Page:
What’s the News: Japan raised its assessment of the severely damaged Fukushima Daiichi nuclear power plant to Level 7, “Major Accident,” the highest ranking on the International Atomic Energy Agency’s International Nuclear and Radiological Event Scale. The explosion at Chernobyl in 1986 is the only other nuclear accident to be ranked at Level 7. Both accidents were extremely severe, the two largest nuclear power accidents ever—but there are some big, important differences between them.
Humankind’s experience visiting worlds beyond our own begins and ends with the dozen Apollo astronauts who skipped about on tiny swaths of the moon. But that doesn’t mean we can’t experiment with how and where we might visit (or live) on the extreme surfaces of other worlds. A few studies out recently are doing just that.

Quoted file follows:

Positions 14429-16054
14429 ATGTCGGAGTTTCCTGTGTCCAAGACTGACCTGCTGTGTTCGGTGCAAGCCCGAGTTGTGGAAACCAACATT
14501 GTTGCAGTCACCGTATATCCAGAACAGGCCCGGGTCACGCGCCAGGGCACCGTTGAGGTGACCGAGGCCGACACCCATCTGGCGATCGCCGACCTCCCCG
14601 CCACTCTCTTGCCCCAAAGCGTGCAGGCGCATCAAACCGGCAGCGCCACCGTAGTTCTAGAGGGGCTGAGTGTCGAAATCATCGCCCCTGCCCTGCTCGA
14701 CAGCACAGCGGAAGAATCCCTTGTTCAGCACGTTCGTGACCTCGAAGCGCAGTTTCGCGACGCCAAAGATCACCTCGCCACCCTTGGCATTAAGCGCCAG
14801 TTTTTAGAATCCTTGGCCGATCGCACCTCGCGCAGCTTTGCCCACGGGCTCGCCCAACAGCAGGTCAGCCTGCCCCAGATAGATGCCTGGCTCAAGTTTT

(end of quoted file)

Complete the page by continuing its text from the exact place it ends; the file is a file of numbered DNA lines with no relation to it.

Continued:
Radiation? Big deal
Our planet provides a protective shield from the most damaging radiation produced by the sun—a shield not available on the moon or Mars. It’s a hazard for any human leaving the planet, and it’s a hazard for plants, too.
However, a new study of the Chernobyl area in the Ukraine, site of the famous nuclear accident, is actually raising hopes for space farming.
Even 25 years after the catastrophic nuclear accident at Chernobyl, the area around the site harbors radioactive soil. But researchers working there have found that oil-rich flax plants can adapt and flourish in that fouled environment with few problems. Exactly how the flax adapted remains unclear, but what is clear is that two generations of flax plants have taken root and thrived there, and that could have big implications for growing plants aboard spacecraft or on other planets at some point in the future. [Popular Science]
A quarter-century after the catastrophe, Chernobyl can’t stay out of the news.
When fires broke out in Russia this month, people worried that the flames would spread to areas still affected by the radiation, with unknown consequences. And this week, we learned that Chernobyl-related radiation is actually on the rise somewhere else: in German boars.
Yes, that’s right, boars.